The result is the transformation of urban zones into theaters of war and the vertiginous increase of state murders. In Brazil, this translates into something like 60,000 corpses stacked up every year, almost all black and poor. If in the 1990s it was said that Haiti is here in Brazil, today the number of deaths surpasses the accumulation of corpses in the Syrian conflict.
The Courage to Be a Minority
With the military intervention, it was clear that we had reached a low point, but the well has no bottom. The execution of PSOL councillor Marielle Franco exceeds the routinely deadly violence of securitized democracy. It confronts each of us with the necessity of taking sides in this stupid war.
Some have speculated that Marielle’s assassination was motivated by the pursuit of electoral power. This is partly true, but that narrative is most useful to white experts looking to fill the airtime of their innocuous televised debates. Marielle Franco was not executed as part of an isolated plot to undermine democracy. She was executed by the state for the same reason that thousands of other black, poor, queer, and female people are executed.
Whenever people mobilize autonomously—for example, against the tariff in 2013, or against the extermination of black people and poor people by the police—the police intensify their violence. Any police action, no matter how violent, can be justified in the name of maintaining order, the sanctity of property, and even the security of the demonstrators themselves. That includes the extrajudicial murders of untold thousands.
Who will police the police? This is one of the fundamental problems with state democracy. There is no democratic principle, no civil or human right, that could stop the security forces from mobilizing against the population. The question of the legitimacy of specific instances of police violence, so dear to liberals and defenders of constitutional rights, has no bearing on the systemic function that the police serve through the countless acts of violence that are never documented. To this day, from Ferguson to Rio de Janeiro, the relationship between police violence and legality is the insoluble problem of administrative law. And yet it is the police that enforce the law; they are the precondition for its enforcement.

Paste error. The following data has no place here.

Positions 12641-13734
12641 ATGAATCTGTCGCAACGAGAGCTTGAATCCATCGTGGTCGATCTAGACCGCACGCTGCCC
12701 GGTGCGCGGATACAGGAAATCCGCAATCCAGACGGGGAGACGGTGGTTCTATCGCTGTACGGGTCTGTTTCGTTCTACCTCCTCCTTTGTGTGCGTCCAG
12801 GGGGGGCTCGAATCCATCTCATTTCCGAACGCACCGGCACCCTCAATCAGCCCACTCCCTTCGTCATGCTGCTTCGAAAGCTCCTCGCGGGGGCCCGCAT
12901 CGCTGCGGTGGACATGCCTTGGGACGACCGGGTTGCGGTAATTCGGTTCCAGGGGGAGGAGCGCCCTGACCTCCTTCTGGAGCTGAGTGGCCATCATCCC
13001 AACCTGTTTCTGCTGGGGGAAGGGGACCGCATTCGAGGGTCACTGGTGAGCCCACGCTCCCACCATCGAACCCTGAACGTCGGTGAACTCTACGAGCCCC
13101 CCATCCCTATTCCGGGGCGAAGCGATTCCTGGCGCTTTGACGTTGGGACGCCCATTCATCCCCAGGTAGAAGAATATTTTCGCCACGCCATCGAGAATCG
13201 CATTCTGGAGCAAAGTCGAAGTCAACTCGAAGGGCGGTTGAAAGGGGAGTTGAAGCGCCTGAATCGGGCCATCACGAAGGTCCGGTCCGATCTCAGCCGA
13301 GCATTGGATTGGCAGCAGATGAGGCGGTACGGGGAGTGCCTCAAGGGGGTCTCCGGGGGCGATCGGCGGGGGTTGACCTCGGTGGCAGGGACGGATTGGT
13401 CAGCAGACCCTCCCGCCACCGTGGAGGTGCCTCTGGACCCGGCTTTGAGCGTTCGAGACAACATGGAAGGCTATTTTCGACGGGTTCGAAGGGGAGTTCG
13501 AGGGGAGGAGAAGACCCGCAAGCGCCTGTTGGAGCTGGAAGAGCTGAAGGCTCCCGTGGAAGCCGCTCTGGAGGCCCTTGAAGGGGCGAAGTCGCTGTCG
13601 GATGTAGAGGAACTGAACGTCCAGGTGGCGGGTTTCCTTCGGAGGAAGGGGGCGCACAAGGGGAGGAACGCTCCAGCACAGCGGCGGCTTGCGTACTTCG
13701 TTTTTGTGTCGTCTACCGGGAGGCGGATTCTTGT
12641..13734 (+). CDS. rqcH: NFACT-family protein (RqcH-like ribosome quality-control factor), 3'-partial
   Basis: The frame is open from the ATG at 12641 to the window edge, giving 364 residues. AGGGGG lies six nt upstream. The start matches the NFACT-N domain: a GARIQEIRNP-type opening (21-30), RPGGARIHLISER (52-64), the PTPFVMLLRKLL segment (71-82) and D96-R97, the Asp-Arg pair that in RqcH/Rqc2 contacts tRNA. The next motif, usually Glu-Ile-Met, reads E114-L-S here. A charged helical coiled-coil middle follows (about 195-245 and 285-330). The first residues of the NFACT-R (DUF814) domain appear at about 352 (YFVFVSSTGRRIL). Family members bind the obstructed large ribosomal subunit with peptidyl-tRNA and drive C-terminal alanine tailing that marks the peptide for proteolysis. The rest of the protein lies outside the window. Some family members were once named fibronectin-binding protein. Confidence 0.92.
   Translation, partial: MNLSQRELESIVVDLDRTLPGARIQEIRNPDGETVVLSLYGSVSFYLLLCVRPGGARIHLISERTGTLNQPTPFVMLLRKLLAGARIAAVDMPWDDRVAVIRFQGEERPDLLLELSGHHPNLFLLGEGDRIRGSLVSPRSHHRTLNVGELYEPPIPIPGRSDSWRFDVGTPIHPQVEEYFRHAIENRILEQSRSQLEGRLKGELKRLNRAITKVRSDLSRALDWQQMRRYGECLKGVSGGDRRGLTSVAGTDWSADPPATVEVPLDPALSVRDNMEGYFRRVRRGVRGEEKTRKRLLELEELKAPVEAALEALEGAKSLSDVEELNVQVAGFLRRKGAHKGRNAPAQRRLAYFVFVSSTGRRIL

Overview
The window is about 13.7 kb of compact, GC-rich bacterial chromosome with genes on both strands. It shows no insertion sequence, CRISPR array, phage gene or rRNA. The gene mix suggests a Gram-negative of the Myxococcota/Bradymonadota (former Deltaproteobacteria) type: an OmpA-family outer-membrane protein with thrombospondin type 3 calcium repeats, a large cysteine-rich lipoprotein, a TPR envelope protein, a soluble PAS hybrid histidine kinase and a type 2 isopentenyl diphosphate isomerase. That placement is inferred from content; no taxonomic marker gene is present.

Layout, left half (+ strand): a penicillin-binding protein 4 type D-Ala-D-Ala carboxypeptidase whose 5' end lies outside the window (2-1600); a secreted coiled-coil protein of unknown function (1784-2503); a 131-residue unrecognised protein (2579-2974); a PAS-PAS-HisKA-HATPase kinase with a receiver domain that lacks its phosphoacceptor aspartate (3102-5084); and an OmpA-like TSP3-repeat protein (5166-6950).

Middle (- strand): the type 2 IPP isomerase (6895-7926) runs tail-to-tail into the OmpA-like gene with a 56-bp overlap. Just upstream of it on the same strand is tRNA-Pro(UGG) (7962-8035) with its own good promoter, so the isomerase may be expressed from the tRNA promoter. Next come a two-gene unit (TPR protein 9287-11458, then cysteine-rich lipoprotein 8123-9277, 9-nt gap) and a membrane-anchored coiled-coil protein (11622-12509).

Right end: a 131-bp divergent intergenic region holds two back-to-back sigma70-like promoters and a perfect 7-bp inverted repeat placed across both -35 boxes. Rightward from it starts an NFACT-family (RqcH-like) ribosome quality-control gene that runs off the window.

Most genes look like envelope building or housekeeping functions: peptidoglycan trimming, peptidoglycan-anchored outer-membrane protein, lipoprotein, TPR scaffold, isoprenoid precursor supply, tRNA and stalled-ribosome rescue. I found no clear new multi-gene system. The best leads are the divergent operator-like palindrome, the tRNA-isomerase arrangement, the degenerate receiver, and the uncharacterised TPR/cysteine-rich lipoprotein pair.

This is why we argue that we are witnessing the consolidation of democratic securitization, rather than a permanent state of exception or a slide towards a dictatorship like the ones that governed so much of the world during the 20th century, especially in nuestra América. And we have to fight it accordingly—not by demanding the return of democracy to the state, but by definitively rejecting the violence of the state in every form it can assume.
In 2018, we will see elections for executive and legislative positions throughout Brazil, including president and governors. It is the first election year after the impeachment of Dilma Rousseff. It will be an electoral process fraught with fear, suspicion, and danger—posing serious risks of legal and constitutional insecurity, as jurists like to say. This was already true before the execution of Mareille Franco.